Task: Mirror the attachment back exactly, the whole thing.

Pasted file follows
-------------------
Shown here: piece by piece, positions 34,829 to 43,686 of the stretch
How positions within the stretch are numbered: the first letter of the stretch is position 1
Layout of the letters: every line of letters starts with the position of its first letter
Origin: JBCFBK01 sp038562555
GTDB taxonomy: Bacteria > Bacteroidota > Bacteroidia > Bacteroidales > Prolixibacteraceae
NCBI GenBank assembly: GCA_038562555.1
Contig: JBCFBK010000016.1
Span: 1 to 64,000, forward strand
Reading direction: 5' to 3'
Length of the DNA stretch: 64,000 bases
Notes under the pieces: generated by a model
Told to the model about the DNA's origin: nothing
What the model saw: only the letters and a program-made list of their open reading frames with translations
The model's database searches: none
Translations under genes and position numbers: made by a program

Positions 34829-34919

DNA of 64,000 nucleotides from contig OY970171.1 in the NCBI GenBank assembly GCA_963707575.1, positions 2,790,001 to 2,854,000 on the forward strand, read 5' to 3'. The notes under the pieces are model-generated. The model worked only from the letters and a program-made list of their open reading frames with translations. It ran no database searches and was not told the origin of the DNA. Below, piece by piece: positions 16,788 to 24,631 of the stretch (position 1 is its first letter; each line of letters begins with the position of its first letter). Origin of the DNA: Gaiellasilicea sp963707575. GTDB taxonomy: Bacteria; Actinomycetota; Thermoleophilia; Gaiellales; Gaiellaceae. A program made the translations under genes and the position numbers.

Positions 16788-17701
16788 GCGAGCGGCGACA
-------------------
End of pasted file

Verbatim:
Shown here: piece by piece, positions 34,829 to 43,686 of the stretch
How positions within the stretch are numbered: the first letter of the stretch is position 1
Layout of the letters: every line of letters starts with the position of its first letter
Origin: JBCFBK01 sp038562555
GTDB taxonomy: Bacteria > Bacteroidota > Bacteroidia > Bacteroidales > Prolixibacteraceae
NCBI GenBank assembly: GCA_038562555.1
Contig: JBCFBK010000016.1
Span: 1 to 64,000, forward strand
Reading direction: 5' to 3'
Length of the DNA stretch: 64,000 bases
Notes under the pieces: generated by a model
Told to the model about the DNA's origin: nothing
What the model saw: only the letters and a program-made list of their open reading frames with translations
The model's database searches: none
Translations under genes and position numbers: made by a program

Positions 34829-34919

DNA of 64,000 nucleotides from contig OY970171.1 in the NCBI GenBank assembly GCA_963707575.1, positions 2,790,001 to 2,854,000 on the forward strand, read 5' to 3'. The notes under the pieces are model-generated. The model worked only from the letters and a program-made list of their open reading frames with translations. It ran no database searches and was not told the origin of the DNA. Below, piece by piece: positions 16,788 to 24,631 of the stretch (position 1 is its first letter; each line of letters begins with the position of its first letter). Origin of the DNA: Gaiellasilicea sp963707575. GTDB taxonomy: Bacteria; Actinomycetota; Thermoleophilia; Gaiellales; Gaiellaceae. A program made the translations under genes and the position numbers.

Positions 16788-17701
16788 GCGAGCGGCGACA